Which bring us to “Animal House,” (1978) in which not only are the bros totally unable to relate to women in a healthy manner, but are also racists and bullies, the huge-and-critical difference being that Barry Levinson was asking “What were we thinking?” while John Landis is asking “Weren’t we the coolest guys ever?”

And if you can watch the Deltas (not to be confused with Dekes) without seeing rich, arrogant, misogynistic preppies, maybe you need to consider going to Confession.

But don’t take my rant for it: Here’s a brilliant, must-read piece from Slate in which a woman takes on these jerks not only with insight but without suggesting that their behavior is intrinsic to all men.

She suggests, tellingly, that they are in some strange world in which their interactions with women have very little to do with women at all.

There is no penetrative sex, there are always male onlookers, and, most importantly, there’s laughter. In each case the other men—not the woman—seem to be Kavanaugh’s true intended audience. In each story, the cruel and bizarre act the woman describes—restraining Christine Blasey Ford and attempting to remove her clothes in her allegation, and in Deborah Ramirez’s, putting his penis in front of her face—seems to have been done in the clumsy and even manic pursuit of male approval.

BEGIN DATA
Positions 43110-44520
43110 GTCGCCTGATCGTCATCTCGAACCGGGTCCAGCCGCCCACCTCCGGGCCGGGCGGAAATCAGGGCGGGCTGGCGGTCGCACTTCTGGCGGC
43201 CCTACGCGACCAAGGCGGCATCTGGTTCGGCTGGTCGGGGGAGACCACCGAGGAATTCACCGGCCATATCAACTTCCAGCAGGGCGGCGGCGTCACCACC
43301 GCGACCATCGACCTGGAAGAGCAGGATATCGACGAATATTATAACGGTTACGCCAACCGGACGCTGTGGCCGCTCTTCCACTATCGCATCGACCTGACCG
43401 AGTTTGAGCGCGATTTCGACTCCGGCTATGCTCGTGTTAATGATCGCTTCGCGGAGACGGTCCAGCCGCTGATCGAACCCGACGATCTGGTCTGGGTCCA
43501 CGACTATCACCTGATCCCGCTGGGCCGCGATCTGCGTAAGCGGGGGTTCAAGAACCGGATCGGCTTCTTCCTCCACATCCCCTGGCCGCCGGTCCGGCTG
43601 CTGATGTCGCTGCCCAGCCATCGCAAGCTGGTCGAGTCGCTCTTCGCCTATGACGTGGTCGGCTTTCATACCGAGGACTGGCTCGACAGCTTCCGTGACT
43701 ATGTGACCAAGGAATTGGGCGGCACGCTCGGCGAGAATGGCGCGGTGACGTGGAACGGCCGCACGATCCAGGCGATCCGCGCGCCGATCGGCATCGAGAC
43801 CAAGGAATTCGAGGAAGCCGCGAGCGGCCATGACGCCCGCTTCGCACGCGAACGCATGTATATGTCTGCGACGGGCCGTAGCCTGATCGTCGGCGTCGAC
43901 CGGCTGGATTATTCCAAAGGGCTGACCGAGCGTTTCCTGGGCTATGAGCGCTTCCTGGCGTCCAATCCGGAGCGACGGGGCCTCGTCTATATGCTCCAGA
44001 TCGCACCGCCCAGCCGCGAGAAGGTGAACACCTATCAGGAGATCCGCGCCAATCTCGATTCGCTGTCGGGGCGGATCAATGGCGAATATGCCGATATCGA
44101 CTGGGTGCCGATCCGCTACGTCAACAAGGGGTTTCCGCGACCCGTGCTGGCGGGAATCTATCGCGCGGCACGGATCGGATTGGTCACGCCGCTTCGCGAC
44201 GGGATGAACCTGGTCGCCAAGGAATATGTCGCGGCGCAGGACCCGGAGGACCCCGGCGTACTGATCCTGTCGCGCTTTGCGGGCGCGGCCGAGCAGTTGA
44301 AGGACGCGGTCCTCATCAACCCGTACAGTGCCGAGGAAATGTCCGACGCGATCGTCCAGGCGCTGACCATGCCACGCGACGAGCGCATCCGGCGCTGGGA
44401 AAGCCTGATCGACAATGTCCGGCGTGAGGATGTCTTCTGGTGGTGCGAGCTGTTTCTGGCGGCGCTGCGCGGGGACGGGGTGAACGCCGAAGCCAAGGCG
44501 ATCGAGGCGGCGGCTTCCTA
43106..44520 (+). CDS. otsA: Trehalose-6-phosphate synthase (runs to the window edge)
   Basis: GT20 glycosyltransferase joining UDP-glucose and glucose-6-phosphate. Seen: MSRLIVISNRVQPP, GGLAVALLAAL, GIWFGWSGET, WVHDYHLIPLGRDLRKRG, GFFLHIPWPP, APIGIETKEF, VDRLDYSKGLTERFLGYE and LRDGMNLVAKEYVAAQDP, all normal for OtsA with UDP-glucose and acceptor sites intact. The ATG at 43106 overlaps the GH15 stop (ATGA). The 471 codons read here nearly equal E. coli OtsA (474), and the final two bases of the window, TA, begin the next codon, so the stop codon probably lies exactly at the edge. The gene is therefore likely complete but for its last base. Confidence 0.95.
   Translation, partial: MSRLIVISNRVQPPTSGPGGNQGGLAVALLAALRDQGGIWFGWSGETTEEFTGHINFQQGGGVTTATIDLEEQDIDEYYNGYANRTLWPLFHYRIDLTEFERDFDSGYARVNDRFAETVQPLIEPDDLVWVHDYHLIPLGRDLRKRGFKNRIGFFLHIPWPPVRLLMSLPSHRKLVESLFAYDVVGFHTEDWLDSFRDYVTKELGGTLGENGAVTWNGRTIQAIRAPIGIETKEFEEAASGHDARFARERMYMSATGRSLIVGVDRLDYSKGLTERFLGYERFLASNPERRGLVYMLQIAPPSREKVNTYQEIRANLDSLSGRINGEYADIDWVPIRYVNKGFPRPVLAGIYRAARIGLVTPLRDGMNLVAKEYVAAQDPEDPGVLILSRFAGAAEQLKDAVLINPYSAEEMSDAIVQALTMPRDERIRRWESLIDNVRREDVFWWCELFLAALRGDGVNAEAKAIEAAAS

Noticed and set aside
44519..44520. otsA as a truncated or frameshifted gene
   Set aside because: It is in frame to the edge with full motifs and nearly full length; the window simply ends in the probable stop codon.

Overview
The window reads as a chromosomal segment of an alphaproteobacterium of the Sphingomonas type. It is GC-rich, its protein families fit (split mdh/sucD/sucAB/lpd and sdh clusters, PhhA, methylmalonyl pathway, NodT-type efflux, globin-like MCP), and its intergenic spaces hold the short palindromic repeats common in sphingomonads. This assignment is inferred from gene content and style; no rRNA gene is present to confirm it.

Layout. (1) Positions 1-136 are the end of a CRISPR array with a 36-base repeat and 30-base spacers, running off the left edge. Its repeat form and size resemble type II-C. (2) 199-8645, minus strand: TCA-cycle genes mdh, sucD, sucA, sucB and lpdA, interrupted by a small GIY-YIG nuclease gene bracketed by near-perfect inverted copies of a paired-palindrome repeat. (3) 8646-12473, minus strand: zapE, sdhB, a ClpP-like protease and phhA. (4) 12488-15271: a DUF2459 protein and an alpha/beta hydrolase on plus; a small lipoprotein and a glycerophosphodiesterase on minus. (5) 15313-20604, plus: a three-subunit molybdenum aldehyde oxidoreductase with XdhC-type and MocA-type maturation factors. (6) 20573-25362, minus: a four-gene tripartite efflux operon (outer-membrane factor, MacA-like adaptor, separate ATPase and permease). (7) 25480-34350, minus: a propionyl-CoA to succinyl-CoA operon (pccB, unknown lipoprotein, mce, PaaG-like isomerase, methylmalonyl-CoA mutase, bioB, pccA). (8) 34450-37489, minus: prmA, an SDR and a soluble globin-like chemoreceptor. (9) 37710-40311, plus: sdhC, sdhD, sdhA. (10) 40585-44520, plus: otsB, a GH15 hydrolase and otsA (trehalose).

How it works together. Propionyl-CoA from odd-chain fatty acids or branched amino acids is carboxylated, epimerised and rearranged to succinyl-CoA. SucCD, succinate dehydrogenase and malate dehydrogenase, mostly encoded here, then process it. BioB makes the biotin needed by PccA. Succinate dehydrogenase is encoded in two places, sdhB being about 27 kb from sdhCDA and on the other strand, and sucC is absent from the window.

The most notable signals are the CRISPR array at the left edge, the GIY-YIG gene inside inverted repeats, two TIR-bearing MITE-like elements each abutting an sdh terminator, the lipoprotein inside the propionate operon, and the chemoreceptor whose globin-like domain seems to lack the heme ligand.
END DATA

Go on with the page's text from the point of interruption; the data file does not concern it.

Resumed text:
I particularly appreciate that she confines it to a subset of jerks, and treats it as a malady rather than the conscious choice of a rational mind.

And I’m bothered, as I look at Granlund’s cartoon again, that perhaps our leadership is overbalanced with just the kind of privileged upperclass jerks she’s talking about, and that Barry Levinson portrayed, and that John Landis celebrated.

 

I’m also bothered that we’ve been having this conversation way too long. My first op-ed in a major paper was a 1979 piece in the Rocky Mountain News, which began thus:

Well, the Slate article illuminates the “Who but a jerk” part, and the #MeToo movement has helped make women better at identifying jerks than this poor youngster was, while Kavanaugh’s schoolmates are puncturing his ridiculous choirboy facade.

 

But, as Darrin Bell points out, all this partisan excuse-making and Good Ol’ Boy frathouse jerkery is sending a message that we ought not to be sending.

In the end, the Kavanaugh issue is both “Diner” and “Animal House,” and the question for you, Dear Reader, is whether you’re going to laugh or stand up and walk out.

 

“The awful things Kavanaugh allegedly did only imperfectly correlate to the familiar frame of sexual desire run amok; they appear to more easily fit into a different category—a toxic homosociality—that involves males wooing other males over the comedy of being cruel to women.”

Community Comments

#1 Sean Martin
September/26/2018
@ 8:06 am

I’ve pretty well stopped doing obvious political commentary in my strip, only because right now, on both sides of the border, it’s just too depressing to think about. I see everything sliding more and more to the reactionary conservative, just as it did in years past — and knowing what ensued, I cant hep but think we’re well on our way to yet another worldwide war in which a lot of people will be killed… but the ones who started it will stay all nice and safe well behind the line and live on to make lives even more miserable afterwards.

I wish I could be hopeful, but I think I”m at the age where hope just exited stage left, pursued by bear.